Generon International

Courage: The Missing Ingredient in Decision-Making

You must have the edge to make the important yes/no decisions: the edge or the courage. Courage is the missing link that puts the concept of taking risks and having the guts to be decisive into play and transforms them into a reality; often, in the face of great opposition.”

Noel M. Tichy

There are times in life when a unique opportunity presents itself – in effect a “cubic centimeter of chance” – an external window of opportunity that pops up in front of you from time to time. In those moments, you either step across the threshold, grabbing that opportunity; or it passes you by and is gone forever.

I’m reminded of Don Juan’s Philosophy of the Warrior — the notion that the task we all have in our lives is to be alert – aware – deliberately waiting — so that when that cubic centimeter pops up, it can be met with the necessary speed and prowess to pick it up. Usually we are too busy. Or too preoccupied. Or perhaps even too lazy to realize these moments. “A warrior, on the other hand, is always alert and tight and has the spring – the gumption necessary to grab it.”

Once you’ve done that – once you’ve grabbed it — the next step is to have the courage to trust your instinct and act on it.

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The courage to act in an instant is one of the most vital capacities we can develop. “Warriors aim at succeeding; therefore they compress time. Warriors don’t waste an instant;” they are deliberate, precise and sustained. This takes fearlessness – especially in today’s business environment. And it takes trust. Trust not only in yourself but in others.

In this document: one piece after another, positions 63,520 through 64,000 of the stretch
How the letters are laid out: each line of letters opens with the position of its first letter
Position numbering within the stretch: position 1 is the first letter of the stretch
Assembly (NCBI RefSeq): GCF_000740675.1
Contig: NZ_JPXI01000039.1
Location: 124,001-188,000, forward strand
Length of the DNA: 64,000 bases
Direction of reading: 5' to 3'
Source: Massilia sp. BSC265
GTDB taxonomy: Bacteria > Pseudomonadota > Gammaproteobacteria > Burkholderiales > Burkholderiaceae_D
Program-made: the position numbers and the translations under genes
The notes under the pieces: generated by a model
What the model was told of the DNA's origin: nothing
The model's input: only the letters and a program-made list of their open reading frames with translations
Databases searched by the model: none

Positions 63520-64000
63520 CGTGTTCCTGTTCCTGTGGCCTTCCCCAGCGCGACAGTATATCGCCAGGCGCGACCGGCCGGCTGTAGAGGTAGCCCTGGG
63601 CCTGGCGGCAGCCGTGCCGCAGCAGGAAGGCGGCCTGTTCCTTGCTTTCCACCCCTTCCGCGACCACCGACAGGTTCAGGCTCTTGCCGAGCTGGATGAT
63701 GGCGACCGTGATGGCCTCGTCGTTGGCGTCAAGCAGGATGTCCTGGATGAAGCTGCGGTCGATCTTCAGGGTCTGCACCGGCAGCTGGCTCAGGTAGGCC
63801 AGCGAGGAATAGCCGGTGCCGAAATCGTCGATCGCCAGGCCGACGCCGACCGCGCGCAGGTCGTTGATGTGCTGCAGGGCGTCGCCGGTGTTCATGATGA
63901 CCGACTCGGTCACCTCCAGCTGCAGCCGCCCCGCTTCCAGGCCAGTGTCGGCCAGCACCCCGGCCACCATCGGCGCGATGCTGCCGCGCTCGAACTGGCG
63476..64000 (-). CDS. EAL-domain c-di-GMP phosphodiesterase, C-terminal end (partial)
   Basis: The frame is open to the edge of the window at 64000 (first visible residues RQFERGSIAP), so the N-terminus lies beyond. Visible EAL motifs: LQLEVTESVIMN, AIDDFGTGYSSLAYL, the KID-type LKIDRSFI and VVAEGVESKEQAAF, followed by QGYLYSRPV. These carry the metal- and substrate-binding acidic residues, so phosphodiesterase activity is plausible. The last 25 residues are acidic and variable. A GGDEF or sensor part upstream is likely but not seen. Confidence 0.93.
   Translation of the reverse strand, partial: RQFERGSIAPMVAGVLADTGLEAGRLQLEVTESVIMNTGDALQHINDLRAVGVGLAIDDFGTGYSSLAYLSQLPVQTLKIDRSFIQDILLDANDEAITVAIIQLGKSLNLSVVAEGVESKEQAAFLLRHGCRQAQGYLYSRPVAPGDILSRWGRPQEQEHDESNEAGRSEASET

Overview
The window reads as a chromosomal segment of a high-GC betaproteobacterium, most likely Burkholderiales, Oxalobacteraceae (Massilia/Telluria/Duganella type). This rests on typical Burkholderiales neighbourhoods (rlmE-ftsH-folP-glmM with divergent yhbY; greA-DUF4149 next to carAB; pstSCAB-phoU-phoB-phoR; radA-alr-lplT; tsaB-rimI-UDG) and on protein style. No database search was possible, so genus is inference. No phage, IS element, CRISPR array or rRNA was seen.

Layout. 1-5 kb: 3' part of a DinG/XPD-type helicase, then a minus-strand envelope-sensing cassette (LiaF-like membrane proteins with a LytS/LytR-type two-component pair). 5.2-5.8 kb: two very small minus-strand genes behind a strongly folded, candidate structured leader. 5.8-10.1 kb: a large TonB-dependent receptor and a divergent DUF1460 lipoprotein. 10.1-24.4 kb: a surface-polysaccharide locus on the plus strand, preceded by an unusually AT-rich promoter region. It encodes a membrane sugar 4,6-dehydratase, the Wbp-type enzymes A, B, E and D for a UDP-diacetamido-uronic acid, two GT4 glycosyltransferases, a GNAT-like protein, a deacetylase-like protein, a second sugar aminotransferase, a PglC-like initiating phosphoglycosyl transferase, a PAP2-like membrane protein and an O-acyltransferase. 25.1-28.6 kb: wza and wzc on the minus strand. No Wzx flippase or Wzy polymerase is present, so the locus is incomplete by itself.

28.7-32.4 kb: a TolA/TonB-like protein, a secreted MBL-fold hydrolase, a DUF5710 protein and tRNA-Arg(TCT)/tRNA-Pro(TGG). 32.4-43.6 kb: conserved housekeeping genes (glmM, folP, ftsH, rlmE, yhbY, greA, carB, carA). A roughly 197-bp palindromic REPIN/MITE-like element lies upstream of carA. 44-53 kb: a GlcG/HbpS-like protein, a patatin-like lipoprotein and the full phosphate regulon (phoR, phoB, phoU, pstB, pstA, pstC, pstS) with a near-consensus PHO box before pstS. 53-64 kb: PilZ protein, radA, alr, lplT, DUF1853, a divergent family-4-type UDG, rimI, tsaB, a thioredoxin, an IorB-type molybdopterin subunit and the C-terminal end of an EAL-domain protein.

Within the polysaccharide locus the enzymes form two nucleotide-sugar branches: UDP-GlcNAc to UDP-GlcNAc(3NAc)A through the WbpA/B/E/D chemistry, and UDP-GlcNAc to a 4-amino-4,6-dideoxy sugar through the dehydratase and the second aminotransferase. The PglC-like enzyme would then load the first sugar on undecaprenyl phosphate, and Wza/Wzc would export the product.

So the first decision you need to make is the decision to trust yourself. Trusting your instincts in any decision-making process is imperative. Developing the self-confidence to believe in your instincts; trust your mental capabilities and have faith in how you envision the world is the most important element of decision-making.

Developing confidence in yourself allows you to trust others. According to a GolinHarris survey, 69% of American managers don’t trust their leaders. Why don’t these managers trust their leaders? Because these leaders don’t trust themselves. The courage to develop self-confidence and trust in yourself will help you to develop it in others. It’s a ripple out effect.

And what happens when you trust yourself, leading people fully trust each other? Decisions are made with speed and agility. There is collaboration and inclusion. Great insights emerge. And full potential is tapped as this integrated ripple effect shapes, develops and connects people in a way that drives individual, team, organizational and market performance.

Additional Info: The courage to act in an instant